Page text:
By L. Randall Wray
I’ve seen some pretty bizarre claims about MMTers. They are “tea partiers”, “barely left of center”, who “are not interested in policy”, who “ignore inequality”, who “are only interested in reducing taxes”. “MMTers ignore the fraud of the banksters.” They are at best “one issue” advocates for a particular view on money, taxes, and employment. I have no idea where critics get this stuff. I’m convinced they make it up. Ignorance or dishonesty; probably both.
For anyone who wants to disabuse herself of such nonsense, please go to www.levy.org, click on scholars, click on my name, and find right in front of your face a few hundred pieces on policy that I wrote. Yes, inequality. Yes, the explosion of incarceration. Yes, the War on Poverty’s failure. And so on. Stephanie Kelton just reminded me of an interview I gave in December to Travis Strawn–who happens to be a former student. He was writing for the Seven Pillars Institute (full disclosure: I’m not sure what it is). Judge for yourself if this is garden-variety “liberal”, let alone “tea party”.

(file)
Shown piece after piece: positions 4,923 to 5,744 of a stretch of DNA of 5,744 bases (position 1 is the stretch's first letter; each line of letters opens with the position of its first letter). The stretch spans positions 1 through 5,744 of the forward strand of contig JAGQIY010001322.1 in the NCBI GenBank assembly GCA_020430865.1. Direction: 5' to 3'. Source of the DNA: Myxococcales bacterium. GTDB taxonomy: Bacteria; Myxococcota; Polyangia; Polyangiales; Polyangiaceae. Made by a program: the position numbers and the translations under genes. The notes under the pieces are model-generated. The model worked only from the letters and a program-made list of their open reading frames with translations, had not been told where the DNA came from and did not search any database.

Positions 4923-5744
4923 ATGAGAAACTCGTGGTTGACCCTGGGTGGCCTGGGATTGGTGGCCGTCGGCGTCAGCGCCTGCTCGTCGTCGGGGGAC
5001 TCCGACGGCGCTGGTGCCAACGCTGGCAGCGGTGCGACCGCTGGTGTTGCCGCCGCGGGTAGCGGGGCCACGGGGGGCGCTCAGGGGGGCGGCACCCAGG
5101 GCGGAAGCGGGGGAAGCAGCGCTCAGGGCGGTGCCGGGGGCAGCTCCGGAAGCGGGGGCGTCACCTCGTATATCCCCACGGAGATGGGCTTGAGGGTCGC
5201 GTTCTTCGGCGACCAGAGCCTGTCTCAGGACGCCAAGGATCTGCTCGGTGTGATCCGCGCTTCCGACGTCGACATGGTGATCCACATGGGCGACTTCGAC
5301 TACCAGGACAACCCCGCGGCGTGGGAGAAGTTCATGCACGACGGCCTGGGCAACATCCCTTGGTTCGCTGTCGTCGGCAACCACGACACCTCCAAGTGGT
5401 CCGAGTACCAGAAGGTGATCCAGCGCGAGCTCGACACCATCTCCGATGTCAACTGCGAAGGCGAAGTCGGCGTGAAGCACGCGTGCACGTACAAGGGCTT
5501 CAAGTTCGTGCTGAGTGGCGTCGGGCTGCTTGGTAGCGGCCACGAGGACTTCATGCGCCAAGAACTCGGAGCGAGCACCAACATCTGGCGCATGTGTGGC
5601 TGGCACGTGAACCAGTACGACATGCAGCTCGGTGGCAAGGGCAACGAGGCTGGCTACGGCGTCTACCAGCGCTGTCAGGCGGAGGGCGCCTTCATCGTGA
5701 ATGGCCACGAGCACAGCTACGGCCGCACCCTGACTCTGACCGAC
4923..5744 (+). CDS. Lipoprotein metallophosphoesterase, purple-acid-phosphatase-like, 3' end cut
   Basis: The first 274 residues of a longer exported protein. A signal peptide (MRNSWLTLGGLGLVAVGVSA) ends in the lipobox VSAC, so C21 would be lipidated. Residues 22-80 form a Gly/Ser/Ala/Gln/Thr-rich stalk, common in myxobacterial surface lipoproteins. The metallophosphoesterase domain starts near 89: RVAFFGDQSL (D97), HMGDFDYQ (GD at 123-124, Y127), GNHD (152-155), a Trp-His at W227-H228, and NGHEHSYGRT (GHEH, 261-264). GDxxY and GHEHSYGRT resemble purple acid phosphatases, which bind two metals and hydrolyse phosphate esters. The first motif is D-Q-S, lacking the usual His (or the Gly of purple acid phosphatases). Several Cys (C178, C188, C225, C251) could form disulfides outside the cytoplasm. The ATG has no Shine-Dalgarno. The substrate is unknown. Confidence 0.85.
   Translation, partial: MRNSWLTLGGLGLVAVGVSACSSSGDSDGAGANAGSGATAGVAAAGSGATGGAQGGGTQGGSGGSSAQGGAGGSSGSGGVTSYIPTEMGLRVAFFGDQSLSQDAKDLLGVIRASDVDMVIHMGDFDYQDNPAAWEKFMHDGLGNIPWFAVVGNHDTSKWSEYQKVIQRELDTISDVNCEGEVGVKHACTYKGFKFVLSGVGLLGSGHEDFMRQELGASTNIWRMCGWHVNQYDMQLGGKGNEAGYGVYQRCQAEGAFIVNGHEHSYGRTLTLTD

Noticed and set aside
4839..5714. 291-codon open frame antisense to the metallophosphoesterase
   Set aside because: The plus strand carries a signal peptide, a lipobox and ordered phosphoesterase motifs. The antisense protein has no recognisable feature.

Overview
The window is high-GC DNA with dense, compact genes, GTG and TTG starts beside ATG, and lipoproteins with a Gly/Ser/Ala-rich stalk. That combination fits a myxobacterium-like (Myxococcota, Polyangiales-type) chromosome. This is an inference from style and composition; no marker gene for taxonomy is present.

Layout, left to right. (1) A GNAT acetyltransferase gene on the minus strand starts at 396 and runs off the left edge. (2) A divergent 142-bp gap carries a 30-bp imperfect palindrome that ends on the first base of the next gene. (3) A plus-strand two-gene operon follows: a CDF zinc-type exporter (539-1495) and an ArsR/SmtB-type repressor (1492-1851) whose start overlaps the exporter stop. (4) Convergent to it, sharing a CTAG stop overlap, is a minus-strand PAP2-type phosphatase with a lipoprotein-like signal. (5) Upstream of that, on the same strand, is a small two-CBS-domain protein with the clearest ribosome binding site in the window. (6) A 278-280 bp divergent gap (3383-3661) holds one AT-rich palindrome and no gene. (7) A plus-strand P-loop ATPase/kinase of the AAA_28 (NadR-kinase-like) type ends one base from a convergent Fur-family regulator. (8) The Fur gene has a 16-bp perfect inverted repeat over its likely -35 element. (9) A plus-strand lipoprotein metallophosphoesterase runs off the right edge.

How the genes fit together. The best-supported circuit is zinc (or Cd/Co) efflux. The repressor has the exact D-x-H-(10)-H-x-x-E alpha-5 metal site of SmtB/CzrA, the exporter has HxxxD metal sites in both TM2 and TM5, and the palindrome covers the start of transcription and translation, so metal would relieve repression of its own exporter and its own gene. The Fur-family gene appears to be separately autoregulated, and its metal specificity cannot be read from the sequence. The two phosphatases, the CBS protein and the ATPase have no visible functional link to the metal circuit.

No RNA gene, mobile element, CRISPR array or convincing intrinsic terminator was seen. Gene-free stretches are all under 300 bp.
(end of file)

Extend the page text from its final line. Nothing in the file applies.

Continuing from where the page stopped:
By Michael Hoexter
The recent re-entry of the Obama Administration into public discussions and advocacy for climate change action has been a mixed blessing for the climate action movement. On the one hand, President Obama possesses the (U.S.) bully pulpit as President and thus can broadcast messages, which can be heard around the country and the world. Furthermore he leads the executive branch of the US federal government, where his Administration can enforce existing regulations, negotiate international business and political relationships, and set climate and energy targets for the functioning of the federal government’s internal operations. Indications that the US President personally is concerned about climate and assigns it a medium or high priority would, one would assume, make more likely real policy and executive actions, not just speeches. Against the background of relative US government inaction on climate change over the past two and a half decades, the decision to bring the climate issue out of the shadows in the beginning of his last term in office and his June 25th speech would under most circumstances be viewed as a net “win” for climate action and the climate movement, no matter what the exact content of his policy prescriptions.
Modern Money and Public Purpose is an eight-part, interdisciplinary seminar series held at Columbia Law School over the 2012-2013 academic year. The series aims to present new perspectives and progressive policy proposals on a range of contemporary issues facing the U.S. and global macroeconomy.